Cookies on this website
We use cookies to ensure that we give you the best experience on our website. If you click 'Continue' we'll assume that you are happy to receive all cookies and you won't see this message again. Click 'Find out more' for information on how to change your cookie settings.

This large-scale systematic review and meta-analysis aimed to collate all reported serious adverse events in visceral leishmaniasis clinical trials and quantify the incidence of mortality during the first 30 days of therapy. The analyses, which included clinical data from more than 35,000 patients, found that mortality following treatment was an extremely rare event and serious adverse events following treatments were poorly reported.

Female patient get a check up in a healthcentre in India © Curt Carnemark, World Bank

Visceral leishmaniasis (VL) is a poverty-related infectious disease that causes up to 30,000 deaths per year, with over 600 million people at risk. The disease causes fever, weight loss and spleen and liver enlargement. If left untreated, it can cause death within two years. Existing treatments are often lengthy, painful, costly and poorly tolerated. However, despite antileishmanial drugs being associated with poor tolerability, a comprehensive library on different safety events following these therapies is lacking.

The authors conducted a comprehensive review of the clinical literature to document reports of serious adverse events (SAEs) following antileishmanial chemotherapies. Overall, mortality following antileishmanial treatment is a rare event reported in clinical trials. Some variation in mortality rates are seen across geographic regions and patient sub-groups, for example, patients with HIV co-infection.

Prabin Dahal and colleagues found that reporting of SAEs was inconsistent in the published literature. The timing, cause and frequency of these were often poorly reported. Furthermore, just over two-thirds of the studies did not provide the standards used to assess the severity of SAEs.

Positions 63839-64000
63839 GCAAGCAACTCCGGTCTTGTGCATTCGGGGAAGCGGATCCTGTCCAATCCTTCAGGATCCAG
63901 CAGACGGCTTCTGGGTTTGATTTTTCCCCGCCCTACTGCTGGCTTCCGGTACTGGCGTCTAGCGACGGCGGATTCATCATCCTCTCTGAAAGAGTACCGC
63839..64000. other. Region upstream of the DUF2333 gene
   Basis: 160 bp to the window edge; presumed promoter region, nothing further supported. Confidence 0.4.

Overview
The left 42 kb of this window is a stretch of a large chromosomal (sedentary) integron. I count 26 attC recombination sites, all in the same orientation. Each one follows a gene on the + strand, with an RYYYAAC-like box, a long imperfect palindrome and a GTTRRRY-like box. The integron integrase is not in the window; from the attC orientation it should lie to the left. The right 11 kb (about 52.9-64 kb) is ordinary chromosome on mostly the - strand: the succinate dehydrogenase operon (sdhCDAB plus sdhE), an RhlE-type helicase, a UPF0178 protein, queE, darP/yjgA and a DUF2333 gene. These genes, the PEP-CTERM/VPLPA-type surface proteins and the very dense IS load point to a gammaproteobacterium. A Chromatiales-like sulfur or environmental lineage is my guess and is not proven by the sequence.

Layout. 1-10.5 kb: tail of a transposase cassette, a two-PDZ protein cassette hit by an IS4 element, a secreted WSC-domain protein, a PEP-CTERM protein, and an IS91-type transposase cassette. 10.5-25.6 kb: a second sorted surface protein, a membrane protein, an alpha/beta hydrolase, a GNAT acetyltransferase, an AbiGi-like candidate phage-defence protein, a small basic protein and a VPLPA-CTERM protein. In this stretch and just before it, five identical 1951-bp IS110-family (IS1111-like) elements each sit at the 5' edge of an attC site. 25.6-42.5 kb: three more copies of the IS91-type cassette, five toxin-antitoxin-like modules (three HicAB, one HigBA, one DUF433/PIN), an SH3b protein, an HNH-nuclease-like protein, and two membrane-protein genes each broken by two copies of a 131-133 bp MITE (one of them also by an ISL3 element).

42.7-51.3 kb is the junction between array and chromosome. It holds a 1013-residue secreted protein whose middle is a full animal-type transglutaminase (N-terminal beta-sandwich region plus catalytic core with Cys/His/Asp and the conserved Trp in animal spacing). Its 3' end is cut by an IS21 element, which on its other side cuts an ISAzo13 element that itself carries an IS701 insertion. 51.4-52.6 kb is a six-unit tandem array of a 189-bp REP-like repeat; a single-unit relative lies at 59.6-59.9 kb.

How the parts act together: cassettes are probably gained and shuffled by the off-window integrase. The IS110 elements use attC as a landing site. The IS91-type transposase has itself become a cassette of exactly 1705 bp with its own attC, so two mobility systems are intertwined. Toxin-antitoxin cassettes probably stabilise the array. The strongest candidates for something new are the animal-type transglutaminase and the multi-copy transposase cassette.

IDDO is working with the VL research community in a new global collaboration to develop a set of freely-available universal standards for the collection of VL data. This collaboration, involving representatives from the VL research community, the pharmaceutical industry, drug regulators, key national and global health partners and CDISC aims to set guidelines that will benefit current and future research into the disease.

The full story is available on the IDDO website

Read the publication: Serious adverse events and mortality following treatment of Visceral Leishmaniasis: A systematic review and meta-analysis. PLOS Neglected Tropical Diseases

Similar stories

Peter Horby receives prestigious award for outstanding service to public health

The Faculty of Public Health has awarded its prestigious Alwyn Smith Prize to Professor Sir Peter Horby for 2020/2021 in recognition of his outstanding service to public health as a global leader in epidemic science.

Lack of evidence is key barrier to using portable devices to detect poor quality medicines

A series of papers which reviewed portable devices to detect poor quality medicines has concluded major gaps in scientific evidence remain a key barrier for regulators to implement surveillance systems using such devices.

RECOVERY Trial paper on dexamethasone wins BMJ’s 2021 UK Research Paper of the Year Award

A RECOVERY Collaborative Group paper has been announced as the 2021 winner of The British Medical Journal’s prestigious UK Research Paper of the Year Award. This award recognises original UK research that has the potential to contribute significantly to improving health and healthcare. The paper, “Dexamethasone in Hospitalized Patients with Covid-19”, published in the New England Journal of Medicine, described the discovery in June 2020 of the world’s first effective, readily available treatment for COVID-19 – the inexpensive steroid, dexamethasone.

Tropical Medicine DPhil Students awarded NDM Prize

Every year, the Nuffield Department of Medicine awards NDM Prizes to our most outstanding students. This year, Mo yin and Rebecca Inglis (both at MORU) were highly commended in the category NDM Overall Prize, for conducting research with an outstanding impact. Will Schilling (MORU) received a prize as first year DPhil student, and Mohammad Ali (OCGHR) as second year DPhil student. Our warmest congratulations to you all!

New study alerts to the risk of poor quality medicines used to prevent and treat cardiovascular disease

There are important but neglected issues with substandard and falsified medicines and medical products used to prevent and treat cardiovascular diseases. From limited available data, MORU and IDDO scientists found about one fifth of medicines reported as sampled in the literature were substandard or falsified. This systematic review suggests that more and better quality data and data sharing are needed to better understand the global burden of this problem and inform interventions.

Systematic review identifies research gaps for Chagas disease

A new, large-scale systematic review published in PLOS Neglected Tropical Diseases has identified clear, significant research gaps in the diagnosis and treatment of Chagas disease. The paper also highlights significant differences in study design, diagnostic methods, duration of follow-up, and the timing of outcome assessment used by investigators even in the last decade.